Dubai: For the first time, Egyptian labour unions have gone on a nationwide strike, adding momentum to pro-democracy demonstrations in Cairo and other cities.
Around 20,000 factory workers stayed away from work on Wednesday, demanding raise in salaries, Al Jazeera reported.
Anti-government activists also called on supporters to expand their demonstrations in defiance of the vice-president’s warning that protests calling for President Hosni Mubarak’s ouster would not be tolerated for much longer.
Vice-President Omar Sulaiman, who is managing the crisis, raised the prospect of a new crackdown on protesters when he told Egyptian newspaper editors there could be a "coup" unless demonstrators agree to enter negotiations.
Although it was not completely clear what the vice-president intended in his “coup” comment, the protesters heard it as a veiled threat to impose martial law - which would be a dramatic escalation in the standoff.
Sulaiman, a military man who was intelligence chief before being elevated to vice president amid the crisis, tried to explain the remark by saying:
“I mean a coup of the regime against itself, or a military coup or an absence of the system. Some force, whether its the army or police or the intelligence agency or the [opposition Muslim] Brotherhood or the youth themselves could carry out ‘creative chaos’ to end the regime and take power,” he said.
Sulaiman, a close confidant of Mubarak, also reiterated his view that Egypt is not ready for democracy.
“The culture of democracy is still far away,” he told state and independent newspaper editors in the roundtable discussion Tuesday.
However, defiant organisers of the mass demonstrations, now in their 16th day, called for a new “protest of millions” for Friday. But in a change of tactic, they want to spread the protests out around different parts of Cairo instead of only in downtown Tahrir Square, said Khalid Abdul Hamid, one of the youth organisers. Yesterday protests were also held at parliament building in Cairo.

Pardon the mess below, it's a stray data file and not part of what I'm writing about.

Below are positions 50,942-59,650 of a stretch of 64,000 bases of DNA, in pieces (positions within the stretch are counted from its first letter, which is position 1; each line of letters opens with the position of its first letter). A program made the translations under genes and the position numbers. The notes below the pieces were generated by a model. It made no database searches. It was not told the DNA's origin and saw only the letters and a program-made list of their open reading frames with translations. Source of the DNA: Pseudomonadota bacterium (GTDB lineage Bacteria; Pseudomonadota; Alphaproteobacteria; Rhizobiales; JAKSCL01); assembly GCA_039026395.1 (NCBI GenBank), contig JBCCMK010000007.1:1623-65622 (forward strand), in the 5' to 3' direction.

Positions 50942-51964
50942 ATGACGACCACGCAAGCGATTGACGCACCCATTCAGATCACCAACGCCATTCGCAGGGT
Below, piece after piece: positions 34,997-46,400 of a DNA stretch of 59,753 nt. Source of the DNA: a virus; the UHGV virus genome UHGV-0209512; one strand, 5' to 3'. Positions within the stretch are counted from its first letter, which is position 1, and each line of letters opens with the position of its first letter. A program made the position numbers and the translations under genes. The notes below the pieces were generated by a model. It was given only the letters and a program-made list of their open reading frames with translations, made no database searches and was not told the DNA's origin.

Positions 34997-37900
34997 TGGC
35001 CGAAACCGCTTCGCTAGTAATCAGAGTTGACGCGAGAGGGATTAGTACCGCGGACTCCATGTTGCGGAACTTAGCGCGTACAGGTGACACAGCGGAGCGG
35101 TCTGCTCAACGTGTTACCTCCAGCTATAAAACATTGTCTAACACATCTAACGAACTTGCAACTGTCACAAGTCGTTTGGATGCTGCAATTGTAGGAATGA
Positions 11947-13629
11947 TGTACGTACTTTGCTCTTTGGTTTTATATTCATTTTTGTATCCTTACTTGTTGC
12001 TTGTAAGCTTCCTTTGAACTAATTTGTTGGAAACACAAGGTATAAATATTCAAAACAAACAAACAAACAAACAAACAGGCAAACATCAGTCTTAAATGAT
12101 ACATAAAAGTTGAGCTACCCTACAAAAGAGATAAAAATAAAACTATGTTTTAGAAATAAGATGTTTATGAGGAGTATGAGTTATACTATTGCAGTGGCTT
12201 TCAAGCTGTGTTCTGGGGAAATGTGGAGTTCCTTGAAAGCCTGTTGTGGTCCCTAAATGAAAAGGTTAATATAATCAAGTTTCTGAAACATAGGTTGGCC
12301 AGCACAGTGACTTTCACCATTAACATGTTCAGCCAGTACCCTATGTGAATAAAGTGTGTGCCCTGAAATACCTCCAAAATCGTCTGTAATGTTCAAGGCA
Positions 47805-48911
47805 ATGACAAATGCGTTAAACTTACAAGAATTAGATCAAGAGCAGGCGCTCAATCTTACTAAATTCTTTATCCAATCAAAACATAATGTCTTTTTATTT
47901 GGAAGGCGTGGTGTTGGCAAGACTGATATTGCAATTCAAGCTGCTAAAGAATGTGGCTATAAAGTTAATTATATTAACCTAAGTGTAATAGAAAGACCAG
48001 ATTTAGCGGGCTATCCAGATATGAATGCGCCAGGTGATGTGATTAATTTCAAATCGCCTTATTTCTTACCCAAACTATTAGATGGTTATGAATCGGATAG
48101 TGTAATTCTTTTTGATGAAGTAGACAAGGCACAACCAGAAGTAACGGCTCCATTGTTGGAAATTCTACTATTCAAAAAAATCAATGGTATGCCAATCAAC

“He [Sulaiman] is threatening to impose martial law, which means everybody in the square will be smashed,” said Abdul Rahman Samir, a spokesman for a coalition of the five main youth groups behind protests in Cairo’s Tahrir Square.
“But what would he do with the rest of the 70 million Egyptians who will follow us afterward.”
Sulaiman is creating “a disastrous scenario,” Samir said. “We are striking and we will protest and we will not negotiate until Mubarak steps down. Whoever wants to threaten us, then let them do so,” he added.
Thousands of protesters chanting “we are not leaving until he leaves” camped overnight in Tahrir Square in tents made with plastic tarps and bed covers to protect them from chilly weather, sprawling out into sidestreets. Many have been sleeping underneath the tanks of soldiers surrounding the square to prevent the vehicles from moving or trying to clear the area for traffic.
Others started to flow into Tahrir on Wednesday morning, some welcomed with sweets by those who spent the night. The demonstrations have paralysed the area around the square, defying the government’s efforts to restore a sense of normalcy as the uprising enters its third week.
Meanwhile, in Al Kharga, a town in southern Egypt’s New Valley region, at least three people were killed and 100 wounded in two days of clashes between police and demonstrators, a security official said on Wednesday.
The furious mob responded by burning seven official buildings, including two police stations, a police barracks, a court house and the local headquarters of President Hosni Mubarak’s ruling National Democratic Party.
US Vice-President Joe Biden spoke by phone with Sulaiman on Tuesday, saying Washington wants Egypt to immediately rescind emergency laws that give broad powers to security forces a key demand of the protesters.
Meanwhile, Egypt’s most famous tourist attraction, the Pyramids of Giza, reopened to tourists on Wednesday. Tens of thousands of foreigners have fled Egypt amid the chaos, raising concerns about the economic impact of the protests.